Billions of Unfunded Pension Liability Transferring to County Governments?

With the proposed transfer of a portion of teacher pension costs to county governments, county officials wondered whether a portion of the system’s unfunded liability would also transfer to the county’s balance sheet.  According to a letter recently received by the Department of Legislative Services (DLS), under a GASB Exposure Draft (meaning that the report is not yet final), it appears counties would be liable for approximately 25% of the unfunded actuarial liability should a portion of teacher pension costs be transferred to local governments.  Following are excerpts from the letter sent by CHEIRON, the General Assembly’s consulting actuary :

Under the Exposure Draft, cost-sharing employers would be required to disclose on their financial statement their proportionate share of the unfunded actuarial liability. The proportionate share would be a measure of each employer’s projected long term contribution effort to the pension plan as compared to the total of all projected contributions of the employers.   Under the proposal, we would expect that about 75% of the unfunded actuarial liability would re recognized by the State and the other 25% allocated to the local governments.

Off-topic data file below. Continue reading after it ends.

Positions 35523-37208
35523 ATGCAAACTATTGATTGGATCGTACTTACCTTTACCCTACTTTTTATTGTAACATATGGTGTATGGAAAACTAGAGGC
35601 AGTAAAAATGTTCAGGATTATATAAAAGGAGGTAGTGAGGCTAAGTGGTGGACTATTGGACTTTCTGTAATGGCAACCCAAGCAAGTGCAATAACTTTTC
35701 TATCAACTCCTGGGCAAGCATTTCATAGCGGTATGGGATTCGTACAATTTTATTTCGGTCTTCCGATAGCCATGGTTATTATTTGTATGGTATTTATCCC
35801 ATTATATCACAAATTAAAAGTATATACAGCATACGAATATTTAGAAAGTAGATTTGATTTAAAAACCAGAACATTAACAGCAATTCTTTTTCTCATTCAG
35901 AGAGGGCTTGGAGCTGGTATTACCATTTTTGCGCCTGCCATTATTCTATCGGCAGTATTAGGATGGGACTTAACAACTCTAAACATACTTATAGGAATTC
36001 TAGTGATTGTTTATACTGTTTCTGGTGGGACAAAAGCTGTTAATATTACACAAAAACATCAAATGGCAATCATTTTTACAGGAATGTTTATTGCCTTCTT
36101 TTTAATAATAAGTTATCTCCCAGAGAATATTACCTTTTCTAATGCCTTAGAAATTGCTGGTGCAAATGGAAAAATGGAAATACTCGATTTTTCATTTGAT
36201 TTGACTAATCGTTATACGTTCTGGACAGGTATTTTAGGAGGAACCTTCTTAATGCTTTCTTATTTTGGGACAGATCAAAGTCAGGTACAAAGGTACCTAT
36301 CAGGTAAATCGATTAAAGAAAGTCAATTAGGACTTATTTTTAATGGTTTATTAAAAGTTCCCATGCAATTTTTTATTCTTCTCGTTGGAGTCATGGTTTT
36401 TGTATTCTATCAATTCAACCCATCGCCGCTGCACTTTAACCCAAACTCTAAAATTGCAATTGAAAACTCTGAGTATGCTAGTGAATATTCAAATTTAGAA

In questions posed to the actuary, DLS did ask if there were any strategies that would enable local governments to assume responsibility for a portion of teacher pension costs without transferring any of the pension system’s liabilities.  CHEIRON responded,

It should be understood that the Exposure Draft does not represent a final standard, and even if it did represent a final standard, some of the rules might be further clarified by GASB through an Implementation Guide or other guidance.  However, we can offer a couple of ideas:

  • If it was clear that the State was solely responsible for the unfunded actuarial liability (UAL) at the time of implementation of the new contribution arrangements, then it might be argued that the entire UAL should be allocated to the State.
  • Suppose the current plans were frozen for future service and new plans were established to fund future accruals. The State could be responsible for the frozen plans (which would have the entire initial UAL) and then there would be a sharing of costs for the new plans set up for future service.

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